A carpenter installs the products made by joiners and produces features like joisted floors, roof trusses and stud-work for partitioning the building. Some people think that the difference between a joiner and a carpenter is that one uses nails and the other doesn't - this is a common assumption, but it's completely untrue!

In a sense, joinery and carpentry can be understood as separate specialities within the same industry or craft. In reality, there is some crossover between the two disciplines, with many of the fundamentals of the same woodworking techniques and skills being taught. However, when it comes to choosing between the two, it is always worth enquiring about an individual's expertise, especially when it comes to specialised tasks. A carpenter may skillfully hang and balance a door, but a joiner may produce far better replicas. Similarly, a joiner may create a stunning staircase, but a carpenter may be better equipped to fit it.

Interested in becoming a carpenter? We have carpentry courses for beginners & professionals! Check them out below.

Our Carpentry Courses >

 

When to choose between a joiner or carpenter

When it comes to choosing between a joiner or carpenter for a job, we recommend picking craftspeople according to their experience in relation to the project that you're trying to complete. An extension to a historic building, for example, would require specific experience and knowledge in building conservation. If both a carpenter and a joiner are required, it's advantageous to employ a business or individual who offers both services, as it will become much easier to manage your project when you do not have to deal with several different tradespeople totally avoiding divided responsibility if and when issues arise!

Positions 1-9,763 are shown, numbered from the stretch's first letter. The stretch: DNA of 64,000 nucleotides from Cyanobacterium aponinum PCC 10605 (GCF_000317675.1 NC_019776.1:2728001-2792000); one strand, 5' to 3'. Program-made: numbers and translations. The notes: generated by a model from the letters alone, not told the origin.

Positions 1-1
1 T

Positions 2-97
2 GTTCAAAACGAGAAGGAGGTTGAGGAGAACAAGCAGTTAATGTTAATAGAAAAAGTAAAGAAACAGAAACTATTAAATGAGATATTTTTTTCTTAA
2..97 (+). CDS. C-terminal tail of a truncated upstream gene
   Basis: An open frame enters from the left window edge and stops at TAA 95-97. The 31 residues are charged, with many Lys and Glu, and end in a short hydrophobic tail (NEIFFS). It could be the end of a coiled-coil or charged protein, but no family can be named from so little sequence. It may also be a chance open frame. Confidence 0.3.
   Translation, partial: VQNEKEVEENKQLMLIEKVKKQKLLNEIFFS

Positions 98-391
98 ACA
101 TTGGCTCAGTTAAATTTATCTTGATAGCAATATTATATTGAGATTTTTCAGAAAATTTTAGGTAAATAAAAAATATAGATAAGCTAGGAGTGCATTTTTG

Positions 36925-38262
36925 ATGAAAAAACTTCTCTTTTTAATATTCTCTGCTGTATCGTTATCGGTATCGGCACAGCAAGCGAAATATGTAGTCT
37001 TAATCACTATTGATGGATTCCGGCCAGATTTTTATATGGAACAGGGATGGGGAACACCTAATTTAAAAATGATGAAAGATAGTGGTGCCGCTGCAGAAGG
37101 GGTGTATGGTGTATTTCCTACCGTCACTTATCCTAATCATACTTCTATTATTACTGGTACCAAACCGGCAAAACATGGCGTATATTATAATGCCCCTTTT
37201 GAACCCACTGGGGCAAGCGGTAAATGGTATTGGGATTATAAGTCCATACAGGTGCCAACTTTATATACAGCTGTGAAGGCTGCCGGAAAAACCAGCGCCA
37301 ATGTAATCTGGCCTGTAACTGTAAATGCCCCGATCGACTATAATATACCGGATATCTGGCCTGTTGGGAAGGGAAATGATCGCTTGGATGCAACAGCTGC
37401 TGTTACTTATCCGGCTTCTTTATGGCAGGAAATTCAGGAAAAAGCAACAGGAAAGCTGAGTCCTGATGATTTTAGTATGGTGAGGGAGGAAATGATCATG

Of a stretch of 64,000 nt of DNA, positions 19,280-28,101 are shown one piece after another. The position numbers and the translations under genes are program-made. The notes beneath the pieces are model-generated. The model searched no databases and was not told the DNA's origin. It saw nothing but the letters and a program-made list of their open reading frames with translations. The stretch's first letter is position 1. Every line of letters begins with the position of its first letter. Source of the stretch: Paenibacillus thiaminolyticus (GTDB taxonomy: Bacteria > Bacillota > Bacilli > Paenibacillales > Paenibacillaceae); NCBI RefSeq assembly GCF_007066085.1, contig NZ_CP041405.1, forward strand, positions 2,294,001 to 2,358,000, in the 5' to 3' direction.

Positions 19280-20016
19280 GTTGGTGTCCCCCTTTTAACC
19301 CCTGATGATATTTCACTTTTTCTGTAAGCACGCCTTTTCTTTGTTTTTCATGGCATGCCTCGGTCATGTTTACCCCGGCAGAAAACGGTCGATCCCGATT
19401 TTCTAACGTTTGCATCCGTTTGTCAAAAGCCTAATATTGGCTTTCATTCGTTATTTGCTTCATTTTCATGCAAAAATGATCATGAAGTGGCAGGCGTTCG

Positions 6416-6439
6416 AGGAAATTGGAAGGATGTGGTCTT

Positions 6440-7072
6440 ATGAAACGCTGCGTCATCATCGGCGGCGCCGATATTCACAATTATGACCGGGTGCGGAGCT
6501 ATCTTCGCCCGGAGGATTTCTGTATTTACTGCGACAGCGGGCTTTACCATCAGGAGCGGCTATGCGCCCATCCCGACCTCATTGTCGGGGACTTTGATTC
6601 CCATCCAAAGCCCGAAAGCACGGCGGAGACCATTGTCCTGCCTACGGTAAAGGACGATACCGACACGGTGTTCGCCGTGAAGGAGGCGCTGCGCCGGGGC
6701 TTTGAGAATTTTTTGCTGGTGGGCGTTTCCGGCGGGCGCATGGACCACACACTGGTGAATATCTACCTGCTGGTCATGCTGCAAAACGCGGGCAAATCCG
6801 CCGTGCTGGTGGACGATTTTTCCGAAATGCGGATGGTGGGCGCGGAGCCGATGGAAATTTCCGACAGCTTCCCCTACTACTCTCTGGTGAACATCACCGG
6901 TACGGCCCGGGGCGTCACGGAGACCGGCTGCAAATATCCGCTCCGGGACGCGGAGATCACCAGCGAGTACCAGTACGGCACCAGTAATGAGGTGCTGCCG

So, there you have it! Your joiner vs carpenter questions answered. We hope things are a little bit clearer to you now when it comes to these two professions.

If you have a project that requires some of the essential wood-working techniques mentioned above and you'd prefer to DIY it instead of employing additional personnel, why not learn the basics yourself? Here at Access Training Academies, we offer a fantastic range of carpentry courses that will teach you the vital skills and knowledge needed to succeed as a carpenter. Simply click below to learn more!

Browse Our Carpentry Courses >

For more information on the carpentry courses we offer - as well as our facilities, tutors, payment plans and training centres - be sure to contact our customer service team today! We are more than happy to help.

UPDATE (01/10/20): During the coronavirus crisis, we are helping people from all over the UK to learn new skills and switch careers. If you'd like to become a professional carpenter and help to fill Britain's skills gap, we can help - see Changing Careers During COVID-19 for details.